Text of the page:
Former foreign secretary Jeremy Hunt has said the UK Government “should absolutely pay” a £400m debt it owes to Iran in order to help free British nationals imprisoned there, such as Nazanin Zaghari-Ratcliffe.

Appearing on Sky News this morning, Hunt described Iran's regime as "horrible" but the deal would be necessary to secure the release of Zaghari-Ratcliffe.

The money owed relates back to the 1970s when the Shah of Iran signed a contract ordering 1,500 state-of-the-art Chieftain battle tanks and 250 repair vehicles costing £650 million from the UK.

An issue came up in 1979 when, with just 185 tanks delivered to Tehran, the Iranian Revolution deposed Shah Pahlavi and installed an Islamic Republic.

The UK cancelled the undelivered part of the order, and Iran wanted their money back.

It was eventually ruled by an international court that the UK owed Iran the large sum, but with it still having not been paid yet it has been seen as a blockage in the release of political prisoners that Iran holds.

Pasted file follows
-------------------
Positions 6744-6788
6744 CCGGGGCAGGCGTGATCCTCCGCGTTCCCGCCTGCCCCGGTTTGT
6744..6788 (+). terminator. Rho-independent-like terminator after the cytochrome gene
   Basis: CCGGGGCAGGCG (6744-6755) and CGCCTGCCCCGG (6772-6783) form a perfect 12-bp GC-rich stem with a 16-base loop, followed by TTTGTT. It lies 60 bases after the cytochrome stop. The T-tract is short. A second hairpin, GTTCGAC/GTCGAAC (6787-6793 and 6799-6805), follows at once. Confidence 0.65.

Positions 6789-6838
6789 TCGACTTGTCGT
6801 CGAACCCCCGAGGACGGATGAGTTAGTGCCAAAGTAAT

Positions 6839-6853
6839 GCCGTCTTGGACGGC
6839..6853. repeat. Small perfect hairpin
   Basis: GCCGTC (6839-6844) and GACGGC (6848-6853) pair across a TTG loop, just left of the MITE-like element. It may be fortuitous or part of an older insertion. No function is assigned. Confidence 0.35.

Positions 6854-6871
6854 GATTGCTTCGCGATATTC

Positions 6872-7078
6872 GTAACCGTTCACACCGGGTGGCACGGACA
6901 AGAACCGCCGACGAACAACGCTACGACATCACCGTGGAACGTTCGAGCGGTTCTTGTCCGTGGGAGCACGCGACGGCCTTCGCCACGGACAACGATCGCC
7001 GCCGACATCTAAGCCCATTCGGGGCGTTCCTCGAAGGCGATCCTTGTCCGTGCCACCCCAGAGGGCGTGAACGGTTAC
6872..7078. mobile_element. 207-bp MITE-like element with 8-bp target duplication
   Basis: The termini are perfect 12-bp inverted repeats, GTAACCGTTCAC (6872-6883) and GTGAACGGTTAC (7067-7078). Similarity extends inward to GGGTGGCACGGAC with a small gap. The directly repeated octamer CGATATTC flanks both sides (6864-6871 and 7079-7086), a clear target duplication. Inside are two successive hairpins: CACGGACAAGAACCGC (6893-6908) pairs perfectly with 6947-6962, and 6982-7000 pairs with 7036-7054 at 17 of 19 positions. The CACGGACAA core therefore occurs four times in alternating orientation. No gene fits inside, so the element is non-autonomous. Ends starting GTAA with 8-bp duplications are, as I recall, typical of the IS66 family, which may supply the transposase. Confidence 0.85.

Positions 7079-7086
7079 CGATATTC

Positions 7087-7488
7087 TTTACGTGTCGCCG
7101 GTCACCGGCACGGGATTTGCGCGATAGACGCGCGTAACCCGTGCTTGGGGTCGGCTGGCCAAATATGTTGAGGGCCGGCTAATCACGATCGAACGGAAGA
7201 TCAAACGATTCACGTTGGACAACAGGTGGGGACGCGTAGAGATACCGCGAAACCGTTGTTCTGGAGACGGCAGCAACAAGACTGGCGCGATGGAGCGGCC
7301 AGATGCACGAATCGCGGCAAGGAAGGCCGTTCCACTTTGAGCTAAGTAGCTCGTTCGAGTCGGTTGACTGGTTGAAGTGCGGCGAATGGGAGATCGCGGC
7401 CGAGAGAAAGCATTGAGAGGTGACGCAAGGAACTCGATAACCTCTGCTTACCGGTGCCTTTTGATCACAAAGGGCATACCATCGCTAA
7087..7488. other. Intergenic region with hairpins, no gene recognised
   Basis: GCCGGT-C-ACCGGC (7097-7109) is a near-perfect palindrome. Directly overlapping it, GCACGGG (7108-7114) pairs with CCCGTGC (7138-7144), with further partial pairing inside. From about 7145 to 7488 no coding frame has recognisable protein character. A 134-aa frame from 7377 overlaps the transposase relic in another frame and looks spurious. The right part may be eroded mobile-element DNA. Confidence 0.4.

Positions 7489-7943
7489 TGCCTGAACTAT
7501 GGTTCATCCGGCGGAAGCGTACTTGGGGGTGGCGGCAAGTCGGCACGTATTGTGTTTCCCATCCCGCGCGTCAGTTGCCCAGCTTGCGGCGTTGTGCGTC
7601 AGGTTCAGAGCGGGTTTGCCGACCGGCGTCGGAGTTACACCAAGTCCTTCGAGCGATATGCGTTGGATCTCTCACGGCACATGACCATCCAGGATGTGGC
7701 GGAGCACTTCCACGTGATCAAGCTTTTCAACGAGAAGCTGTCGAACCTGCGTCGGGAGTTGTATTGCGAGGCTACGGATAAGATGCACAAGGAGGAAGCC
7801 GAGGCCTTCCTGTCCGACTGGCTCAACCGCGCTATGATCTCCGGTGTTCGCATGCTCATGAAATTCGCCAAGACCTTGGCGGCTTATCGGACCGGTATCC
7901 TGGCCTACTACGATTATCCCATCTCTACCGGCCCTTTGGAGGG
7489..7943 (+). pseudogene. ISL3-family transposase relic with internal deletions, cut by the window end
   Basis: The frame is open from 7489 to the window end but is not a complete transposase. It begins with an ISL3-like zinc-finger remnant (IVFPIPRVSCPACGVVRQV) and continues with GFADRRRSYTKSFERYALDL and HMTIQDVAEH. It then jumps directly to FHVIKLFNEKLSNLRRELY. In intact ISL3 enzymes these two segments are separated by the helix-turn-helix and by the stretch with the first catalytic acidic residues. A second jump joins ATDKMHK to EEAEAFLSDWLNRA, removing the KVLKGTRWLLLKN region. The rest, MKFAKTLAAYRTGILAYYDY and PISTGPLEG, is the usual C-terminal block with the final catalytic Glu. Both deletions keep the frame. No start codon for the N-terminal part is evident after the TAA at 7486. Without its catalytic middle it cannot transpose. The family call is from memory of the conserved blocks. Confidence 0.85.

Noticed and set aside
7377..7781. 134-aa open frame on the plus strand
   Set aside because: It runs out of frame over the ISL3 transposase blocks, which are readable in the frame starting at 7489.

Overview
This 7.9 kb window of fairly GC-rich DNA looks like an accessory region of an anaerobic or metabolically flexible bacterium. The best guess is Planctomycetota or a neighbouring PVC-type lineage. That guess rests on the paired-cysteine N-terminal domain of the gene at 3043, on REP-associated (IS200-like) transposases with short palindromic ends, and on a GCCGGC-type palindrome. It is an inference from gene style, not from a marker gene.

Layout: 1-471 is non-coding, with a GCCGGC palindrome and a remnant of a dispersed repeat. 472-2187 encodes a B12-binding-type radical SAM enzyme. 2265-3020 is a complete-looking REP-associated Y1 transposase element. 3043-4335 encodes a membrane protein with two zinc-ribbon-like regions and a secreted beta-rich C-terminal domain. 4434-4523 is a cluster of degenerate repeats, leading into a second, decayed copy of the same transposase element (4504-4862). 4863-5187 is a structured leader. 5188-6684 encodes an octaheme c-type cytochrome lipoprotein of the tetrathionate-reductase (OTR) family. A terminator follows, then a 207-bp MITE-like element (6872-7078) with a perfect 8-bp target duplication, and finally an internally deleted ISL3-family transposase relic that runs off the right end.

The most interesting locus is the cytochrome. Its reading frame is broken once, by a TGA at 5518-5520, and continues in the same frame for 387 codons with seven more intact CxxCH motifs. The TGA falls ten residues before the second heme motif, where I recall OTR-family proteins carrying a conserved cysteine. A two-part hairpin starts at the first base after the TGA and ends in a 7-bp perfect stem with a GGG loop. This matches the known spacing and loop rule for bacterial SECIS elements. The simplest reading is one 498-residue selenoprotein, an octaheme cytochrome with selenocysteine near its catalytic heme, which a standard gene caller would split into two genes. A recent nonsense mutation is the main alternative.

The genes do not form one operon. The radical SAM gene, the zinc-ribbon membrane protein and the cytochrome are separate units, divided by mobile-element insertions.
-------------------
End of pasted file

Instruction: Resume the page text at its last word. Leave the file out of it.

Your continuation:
Hunt said on Sky News: "We established that this is not paying ransom money.

"This is paying a debt that an international court has said we owe, that the defence secretary has said we owe, and I think there is now no argument about the principle of it.

"It's difficult. Iran is a horrible regime that does the most despicable things, so it doesn't make anyone comfortable doing it, but now it's about the mechanics."

As well as Zaghari-Ratcliffe, Iran currently holds two other British nationals in Anoush Ashoori and Morad Tahbaz on alleged espionage or spying charges.

Zaghari-Ratcliffe's husband Richard is currently protesting outside the Foreign Office on a hunger strike to put pressure on Boris Johnson to meet with Iran's officials at COP26 to try and make a deal.